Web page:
Husband’s E-mail Snooping May Lead to Five Years in Prison
By Brennon Slattery
If you’ve ever had the urge to check someone else’s e-mail, then you’ve got something in common with Leon Walker, a 33-year-old computer technician from Rochester Hills, Michigan. But be warned, it may lead to prison time.
Walker suspected his wife of cheating, so he flipped through the book of passwords she conveniently kept next to the family’s shared laptop, logged into her Gmail account and confirmed his suspicions. Now Oakland County prosecutors are charging him with felony computer misuse — usually reserved for identity thieves, hackers and trade secret embezzlers. He faces five years in prison.
Prosecutor Jessica Cooper believes Walker’s credentials as a trained computer technician make him a threat. “The guy is a hacker. [The computer] was password protected, he had wonderful skills, and was highly trained. Then he downloaded them and used them in a very contentious way.”
Walker is being charged with Michigan statute 752.795, which reads, in part:
“A person shall not intentionally and without authorization or by exceeding valid authorization do any of the following: Access or cause access to be made to a computer program, computer, computer system or computer network to acquire, alter, damage delete or destroy property or otherwise use the service of a computer program, computer, computer system or computer network.”
Though most would agree that reading someone else’s e-mail — whether in a relationship or on a shared computer or not — is a big no-no, the charges themselves will be difficult to prove, especially since the statute is aimed toward hackers, not Gmail Peeping Toms.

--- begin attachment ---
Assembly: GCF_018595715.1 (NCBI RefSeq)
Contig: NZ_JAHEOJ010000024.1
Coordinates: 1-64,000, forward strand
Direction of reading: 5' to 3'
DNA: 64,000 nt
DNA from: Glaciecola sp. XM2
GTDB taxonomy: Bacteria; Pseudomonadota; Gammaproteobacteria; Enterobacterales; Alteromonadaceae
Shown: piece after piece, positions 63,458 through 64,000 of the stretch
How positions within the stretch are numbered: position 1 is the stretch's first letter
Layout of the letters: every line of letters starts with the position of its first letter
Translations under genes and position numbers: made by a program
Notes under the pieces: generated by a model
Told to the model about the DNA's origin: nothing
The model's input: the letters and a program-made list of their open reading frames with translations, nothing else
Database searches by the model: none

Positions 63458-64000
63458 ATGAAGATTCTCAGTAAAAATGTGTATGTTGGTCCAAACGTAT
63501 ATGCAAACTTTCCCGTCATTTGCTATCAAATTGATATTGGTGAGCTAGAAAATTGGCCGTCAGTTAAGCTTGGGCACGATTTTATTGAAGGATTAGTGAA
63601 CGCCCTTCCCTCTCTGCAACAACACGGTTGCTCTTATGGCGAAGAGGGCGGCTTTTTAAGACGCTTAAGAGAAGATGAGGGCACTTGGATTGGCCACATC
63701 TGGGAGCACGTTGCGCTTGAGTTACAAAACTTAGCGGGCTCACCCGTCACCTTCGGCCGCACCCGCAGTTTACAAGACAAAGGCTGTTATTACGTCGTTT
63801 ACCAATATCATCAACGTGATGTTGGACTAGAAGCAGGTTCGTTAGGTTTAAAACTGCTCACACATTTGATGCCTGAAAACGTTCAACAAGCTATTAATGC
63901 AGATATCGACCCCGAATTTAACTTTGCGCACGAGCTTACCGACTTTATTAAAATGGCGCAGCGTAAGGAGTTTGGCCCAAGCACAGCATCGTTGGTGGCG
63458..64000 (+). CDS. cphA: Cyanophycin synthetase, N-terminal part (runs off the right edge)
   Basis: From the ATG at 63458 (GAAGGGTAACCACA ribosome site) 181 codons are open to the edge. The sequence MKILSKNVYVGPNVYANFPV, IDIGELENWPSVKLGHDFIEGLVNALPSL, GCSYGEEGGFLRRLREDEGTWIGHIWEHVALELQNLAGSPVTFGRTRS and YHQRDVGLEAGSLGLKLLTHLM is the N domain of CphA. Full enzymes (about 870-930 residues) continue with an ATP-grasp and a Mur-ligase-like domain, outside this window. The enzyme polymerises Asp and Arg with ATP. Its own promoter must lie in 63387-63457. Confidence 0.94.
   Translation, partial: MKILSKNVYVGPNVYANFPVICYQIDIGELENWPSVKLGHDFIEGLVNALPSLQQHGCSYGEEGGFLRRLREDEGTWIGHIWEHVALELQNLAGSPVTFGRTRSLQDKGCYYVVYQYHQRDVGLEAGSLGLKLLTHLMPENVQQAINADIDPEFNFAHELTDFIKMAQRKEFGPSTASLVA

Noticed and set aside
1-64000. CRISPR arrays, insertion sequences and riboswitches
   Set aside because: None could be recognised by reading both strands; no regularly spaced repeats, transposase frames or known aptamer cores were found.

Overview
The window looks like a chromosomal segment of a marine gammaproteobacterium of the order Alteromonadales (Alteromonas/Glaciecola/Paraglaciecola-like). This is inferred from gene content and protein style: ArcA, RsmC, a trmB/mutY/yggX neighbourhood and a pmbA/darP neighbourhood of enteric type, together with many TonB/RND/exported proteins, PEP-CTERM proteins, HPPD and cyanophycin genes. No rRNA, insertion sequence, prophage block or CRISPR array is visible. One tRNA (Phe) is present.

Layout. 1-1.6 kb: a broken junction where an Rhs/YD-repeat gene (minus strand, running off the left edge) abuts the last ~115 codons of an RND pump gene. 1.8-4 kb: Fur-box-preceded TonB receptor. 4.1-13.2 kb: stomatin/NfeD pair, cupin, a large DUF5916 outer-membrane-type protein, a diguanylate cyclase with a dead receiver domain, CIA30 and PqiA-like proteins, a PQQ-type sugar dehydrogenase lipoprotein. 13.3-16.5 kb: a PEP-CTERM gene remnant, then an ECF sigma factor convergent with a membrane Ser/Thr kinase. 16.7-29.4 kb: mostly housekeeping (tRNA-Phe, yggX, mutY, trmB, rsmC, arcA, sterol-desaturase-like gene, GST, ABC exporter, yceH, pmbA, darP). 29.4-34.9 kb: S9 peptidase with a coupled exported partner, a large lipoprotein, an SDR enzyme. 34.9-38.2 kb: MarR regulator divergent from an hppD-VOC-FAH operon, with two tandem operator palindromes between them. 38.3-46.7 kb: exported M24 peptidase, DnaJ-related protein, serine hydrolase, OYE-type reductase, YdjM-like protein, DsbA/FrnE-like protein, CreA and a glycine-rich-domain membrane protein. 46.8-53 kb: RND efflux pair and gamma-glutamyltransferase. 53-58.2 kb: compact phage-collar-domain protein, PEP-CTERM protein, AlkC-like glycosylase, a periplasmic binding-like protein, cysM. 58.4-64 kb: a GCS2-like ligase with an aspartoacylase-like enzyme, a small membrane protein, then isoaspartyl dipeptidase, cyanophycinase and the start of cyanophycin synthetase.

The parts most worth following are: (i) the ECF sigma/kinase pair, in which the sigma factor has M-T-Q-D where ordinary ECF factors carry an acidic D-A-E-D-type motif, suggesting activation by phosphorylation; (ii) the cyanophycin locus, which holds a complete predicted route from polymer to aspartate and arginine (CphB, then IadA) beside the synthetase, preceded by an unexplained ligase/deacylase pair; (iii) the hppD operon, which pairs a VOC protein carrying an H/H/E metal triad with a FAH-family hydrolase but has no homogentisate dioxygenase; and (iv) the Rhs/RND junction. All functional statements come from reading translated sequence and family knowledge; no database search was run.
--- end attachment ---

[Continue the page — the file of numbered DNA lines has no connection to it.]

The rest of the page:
“The word ‘e-mail’ does not appear in this statute. This is an anti-hacking statute. It does not, in any way, shape or form, encompass reading somebody’s e-mail,” defense attorney Leon Weiss told ABC News.
Add to the mix the fact that Walker’s wife, Clara, was having an affair with her second ex-husband, who had been arrested earlier for beating her in front of her young son, who was born from her first husband. Walker was concerned about continued abuse, so he handed the e-mails over to his wife’s first husband and filed an emergency motion to obtain custody.
“I was doing what I had to do,” Walker told the Free Press. “We’re talking about putting a child in danger.”
The trial starts February 7, 2011.
Given the case’s circumstances — child endangerment; easily accessible password on a shared computer; infidelity; barely applicable statutes — I think that Michigan is wasting its time on Leon Walker. And while I’d never personally advocate peeking into another person’s e-mail account, there are always special occasions that warrant a quick look-see. This is one of them. What do you think? Sound off in the comments.
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